JKMM Architects is a prominent Finnish architectural firm established in 1998, growing over the years to actively operate in various areas and scales of architectural design from buildings, interiors, furniture, and urban environments. The studio’s design approach reflects an emphasis on simplicity, craftsmanship, and innovation through experimentation with the goal of creating exceptional architectural and technical work.
Towards the end of 2007, JKMM Architects sought to expand their location, ultimately settling in Lapinrinne 3, an office building designed by Raoul Lehman in 1978 in Helsinki, Finland. With the decision to take over and expand to the top 3 floors of the building, JKMM Architects decided to renovate their office space to reflect the studio’s principles of openness and promote a sense of community within their work environment.
By design, the three floors were connected by two straight staircases that unite the floors visually while providing practical functionality and creating important meeting spaces in the middle of the office. Supplemental spaces and conference rooms were separated from the multi-space office environment by soundproofed glass and sliding glass walls, while fixed workstations were arranged in the open office space. The goal was to use calm and modern architecture to create a comfortable work environment for the 60+ employees of the firm.
The details within the space add to the overall modern aesthetic while promoting comfort for the office and its inhabitants. The lower floor of the office expands outwards as a roof terrace providing a view of the Helskinki city center. Openings in the middle floor panels were reinforced with carbon fiber composite and straightened and coated with a cement coating. The handrails and openings of the stairs strengthened with glass and general lighting for the office is provided by fixed profile lights in the ceilings. All office workstations are designed with employee’s health in mind with ergonomic, height adjustable work tables. The office furniture itself is made and crafted in Finland with quality Finnish wood. And finally, the actual painting was done by the office’s own employees, giving a final personal touch to the design studio’s office space.
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Color-tunable lighting is an exciting and relatively new lighting technology that affords the user an ability to control light color to adapt, soften, and elevate human experiences and environments to particular functions throughout the day, on demand.
Art can use light to convey an emotion, mood or thought, transcending language. Artists have always used light to emphasize certain aspects of their works of art. How light bathes a basket of fruit, for example, or shines on a pearl earring, can accentuate an art work’s attributes. The contrast of darkness with lightness can be alluring. In modern art, only the medium has changed.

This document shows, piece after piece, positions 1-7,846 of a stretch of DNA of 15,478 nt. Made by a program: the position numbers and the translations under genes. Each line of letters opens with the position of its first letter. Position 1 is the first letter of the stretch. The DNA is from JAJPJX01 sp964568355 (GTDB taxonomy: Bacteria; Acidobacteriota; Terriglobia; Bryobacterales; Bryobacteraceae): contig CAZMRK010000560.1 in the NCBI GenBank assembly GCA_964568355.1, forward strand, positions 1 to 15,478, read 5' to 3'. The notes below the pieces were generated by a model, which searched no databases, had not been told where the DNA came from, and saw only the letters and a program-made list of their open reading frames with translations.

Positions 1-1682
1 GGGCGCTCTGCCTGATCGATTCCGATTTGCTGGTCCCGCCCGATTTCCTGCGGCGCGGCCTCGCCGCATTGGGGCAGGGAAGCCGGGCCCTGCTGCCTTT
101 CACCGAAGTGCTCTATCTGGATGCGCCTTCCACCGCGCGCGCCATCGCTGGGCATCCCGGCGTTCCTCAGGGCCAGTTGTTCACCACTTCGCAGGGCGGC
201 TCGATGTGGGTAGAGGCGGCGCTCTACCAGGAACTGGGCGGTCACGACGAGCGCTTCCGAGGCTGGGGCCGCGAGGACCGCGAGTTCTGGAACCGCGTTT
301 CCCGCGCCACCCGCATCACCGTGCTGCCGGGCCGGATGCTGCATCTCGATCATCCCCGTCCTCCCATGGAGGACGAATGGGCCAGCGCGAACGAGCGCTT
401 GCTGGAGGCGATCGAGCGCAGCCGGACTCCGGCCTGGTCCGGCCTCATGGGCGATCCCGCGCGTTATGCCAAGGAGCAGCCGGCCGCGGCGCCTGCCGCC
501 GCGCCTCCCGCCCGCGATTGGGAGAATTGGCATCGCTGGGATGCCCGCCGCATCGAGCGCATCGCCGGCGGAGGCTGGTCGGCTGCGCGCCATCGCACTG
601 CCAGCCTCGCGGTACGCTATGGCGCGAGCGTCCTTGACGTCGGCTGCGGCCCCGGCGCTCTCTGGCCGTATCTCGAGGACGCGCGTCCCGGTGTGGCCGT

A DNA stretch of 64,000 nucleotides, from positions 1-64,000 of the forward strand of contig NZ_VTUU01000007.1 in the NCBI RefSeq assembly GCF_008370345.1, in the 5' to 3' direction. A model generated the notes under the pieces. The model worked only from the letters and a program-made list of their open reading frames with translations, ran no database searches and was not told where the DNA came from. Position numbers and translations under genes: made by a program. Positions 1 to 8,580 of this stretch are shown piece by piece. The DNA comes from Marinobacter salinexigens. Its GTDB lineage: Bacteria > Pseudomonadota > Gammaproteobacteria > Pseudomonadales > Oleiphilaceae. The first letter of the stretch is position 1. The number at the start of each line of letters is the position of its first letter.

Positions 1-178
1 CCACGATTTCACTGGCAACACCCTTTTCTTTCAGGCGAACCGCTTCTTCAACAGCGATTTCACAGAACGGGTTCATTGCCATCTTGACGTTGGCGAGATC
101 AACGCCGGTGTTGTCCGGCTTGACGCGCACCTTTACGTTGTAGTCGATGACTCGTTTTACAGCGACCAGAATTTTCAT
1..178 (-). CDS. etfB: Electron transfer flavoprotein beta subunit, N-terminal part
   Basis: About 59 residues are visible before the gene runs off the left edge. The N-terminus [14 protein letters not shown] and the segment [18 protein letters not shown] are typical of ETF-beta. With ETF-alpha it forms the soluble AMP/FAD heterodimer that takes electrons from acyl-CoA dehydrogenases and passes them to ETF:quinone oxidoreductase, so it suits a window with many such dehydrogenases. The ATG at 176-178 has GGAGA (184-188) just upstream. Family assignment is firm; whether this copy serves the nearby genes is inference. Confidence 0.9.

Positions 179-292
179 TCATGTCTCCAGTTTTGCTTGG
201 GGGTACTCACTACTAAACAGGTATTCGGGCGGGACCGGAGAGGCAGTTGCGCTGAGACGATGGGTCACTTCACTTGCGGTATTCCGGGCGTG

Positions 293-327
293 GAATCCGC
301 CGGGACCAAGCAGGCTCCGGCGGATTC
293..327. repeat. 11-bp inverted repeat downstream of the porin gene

For the versatile, upscale look, designers often recommend trimless recessed lighting. The term trimless recessed refers to recessed lighting which contains no visible trim ring. The installation of trimless recessed lighting is more involved. Here are tips we believe will help ensure a clean, professional installation.
Unlike wireless lighting systems like Wi-Fi, Bluetooth Mesh is designed for large collections of devices, numbering into the thousands. Switches, HVAC, sensors, light fixtures, and shades can communicate with each other by forwarding a message, or command, across all the devices in that Bluetooth chain until reaching the destination to perform said operation, (i.e. turn ON the 3rd floor office lights). The communication, instead of passing through your WiFi router, comes from the originating device and travels from light fixture to sensor, to AC unit, to any other chain of Bluetooth Mesh enabled devices, like a Bluetooth highway or a body’s central nervous system, until the command reaches the lights on the 3rd floor.
The Chicago Department of Buildings recently announced that energy design requirements for building projects in Chicago have been updated as part of the city’s multi-phase code modernization process. For permit applications started on or after June 1, 2019, the Chicago Energy Conservation Code (Title 14N of the Municipal Code), based on the 2018 edition of the International Energy Conservation Code, published by International Code Council, Inc., will now apply.